development of skincare products. If new formulations of your go-to products are released, that’s
when it may make sense to switch.
How often should we get a facial? And what type of facial do you recommend for women
You can indulge in a facial once a month if you prefer, and yet more than this has no proven
benefit. Depending on your specific skin needs, you may consider having a facial every other
month or every three to four months. The HydraFacial is my absolute favorite for all ages and
skin types. It’s fantastic for exfoliation, hydration, and deep cleansing.
Suzy: I recently had a HydraFacial at DCDA, and I wrote a blog post all about it! You can read it HERE. We’ll also filmed some of it and put it up on my YouTube Channel. You can watch it HERE. (Be sure you’re subscribed to my YouTube channel, so you don’t miss out on future videos!)
What are the skin changes that leave certain areas looking like the skin on an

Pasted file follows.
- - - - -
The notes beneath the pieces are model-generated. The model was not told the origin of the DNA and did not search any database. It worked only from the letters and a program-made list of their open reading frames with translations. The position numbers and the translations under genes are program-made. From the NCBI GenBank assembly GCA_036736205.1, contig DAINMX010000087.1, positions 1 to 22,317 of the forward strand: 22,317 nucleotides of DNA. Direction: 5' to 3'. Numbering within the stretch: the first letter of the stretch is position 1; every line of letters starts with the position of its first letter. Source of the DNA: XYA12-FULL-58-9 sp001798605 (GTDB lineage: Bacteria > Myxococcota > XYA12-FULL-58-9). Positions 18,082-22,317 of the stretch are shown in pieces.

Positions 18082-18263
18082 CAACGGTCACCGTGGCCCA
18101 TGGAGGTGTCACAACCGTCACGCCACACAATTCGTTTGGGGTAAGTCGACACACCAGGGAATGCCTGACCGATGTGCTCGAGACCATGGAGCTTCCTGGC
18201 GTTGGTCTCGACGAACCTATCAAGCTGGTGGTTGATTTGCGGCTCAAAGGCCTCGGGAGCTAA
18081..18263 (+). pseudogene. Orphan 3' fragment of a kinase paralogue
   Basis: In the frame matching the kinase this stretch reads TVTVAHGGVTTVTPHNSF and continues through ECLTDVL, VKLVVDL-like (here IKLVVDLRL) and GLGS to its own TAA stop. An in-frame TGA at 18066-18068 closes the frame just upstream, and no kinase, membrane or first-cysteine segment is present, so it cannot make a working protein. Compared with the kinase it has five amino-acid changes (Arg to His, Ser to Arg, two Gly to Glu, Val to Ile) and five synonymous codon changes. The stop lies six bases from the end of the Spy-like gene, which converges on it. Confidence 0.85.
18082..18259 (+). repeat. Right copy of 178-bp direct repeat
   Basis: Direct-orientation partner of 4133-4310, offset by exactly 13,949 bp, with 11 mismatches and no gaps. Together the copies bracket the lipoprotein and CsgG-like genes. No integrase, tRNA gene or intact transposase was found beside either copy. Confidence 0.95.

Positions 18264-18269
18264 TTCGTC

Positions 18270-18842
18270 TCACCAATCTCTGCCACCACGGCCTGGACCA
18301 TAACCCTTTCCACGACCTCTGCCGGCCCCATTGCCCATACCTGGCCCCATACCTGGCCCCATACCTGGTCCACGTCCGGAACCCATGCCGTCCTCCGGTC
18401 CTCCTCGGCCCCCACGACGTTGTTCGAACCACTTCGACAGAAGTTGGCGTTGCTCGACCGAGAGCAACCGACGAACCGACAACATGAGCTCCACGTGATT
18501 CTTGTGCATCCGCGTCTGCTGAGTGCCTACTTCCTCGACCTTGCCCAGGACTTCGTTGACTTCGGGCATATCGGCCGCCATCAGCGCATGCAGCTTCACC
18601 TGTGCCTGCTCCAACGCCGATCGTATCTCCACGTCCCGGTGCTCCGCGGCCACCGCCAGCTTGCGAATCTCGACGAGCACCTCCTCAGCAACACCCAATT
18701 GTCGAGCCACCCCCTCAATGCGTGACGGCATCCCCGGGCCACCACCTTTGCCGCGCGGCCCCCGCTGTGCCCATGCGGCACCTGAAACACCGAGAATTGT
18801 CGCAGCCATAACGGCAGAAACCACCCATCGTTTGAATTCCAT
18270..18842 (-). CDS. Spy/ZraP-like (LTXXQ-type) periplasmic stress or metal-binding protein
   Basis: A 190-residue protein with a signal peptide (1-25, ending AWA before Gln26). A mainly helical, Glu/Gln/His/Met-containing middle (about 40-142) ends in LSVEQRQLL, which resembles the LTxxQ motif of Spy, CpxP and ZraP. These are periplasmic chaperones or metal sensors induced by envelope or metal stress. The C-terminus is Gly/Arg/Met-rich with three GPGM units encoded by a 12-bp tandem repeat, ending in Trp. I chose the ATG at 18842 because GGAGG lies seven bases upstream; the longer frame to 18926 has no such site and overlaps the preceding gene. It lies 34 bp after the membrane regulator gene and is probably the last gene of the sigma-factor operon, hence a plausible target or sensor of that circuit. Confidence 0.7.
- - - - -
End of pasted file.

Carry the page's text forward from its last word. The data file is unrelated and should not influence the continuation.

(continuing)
orange or the cover of a golf ball?? This is something I am noticing on my chin. Is it best
treated with products, or are treatments the way to go? Can it be prevented?
The orange peel texture occurs mostly because of the chin muscle’s repetitive muscle activity,
which leads to repeat dimpling of the chin. Botox helps to relax the chin muscle. For more
advanced cases, adding filler improves the overall contour of the chin. If the dimpling is deeper,
treatments involving a CO2 laser may be recommended.
Why are necks so difficult? How is the skin on our necks different than the skin on our
Necks have thinner skin, less collagen, and less elastic tissue – this makes the neck at greater risk
for scarring and tricky to treat. Several factors contribute to an aging neck, including
genetics, muscle movement, and sun exposure. One thing to remember – extend your sunscreen
application to protect your neck and hands too.
Are there any products that actually help with jowls, or am I destined for my dad’s jowls
which have already appeared? Am I going to need to plan on a cosmetic procedure?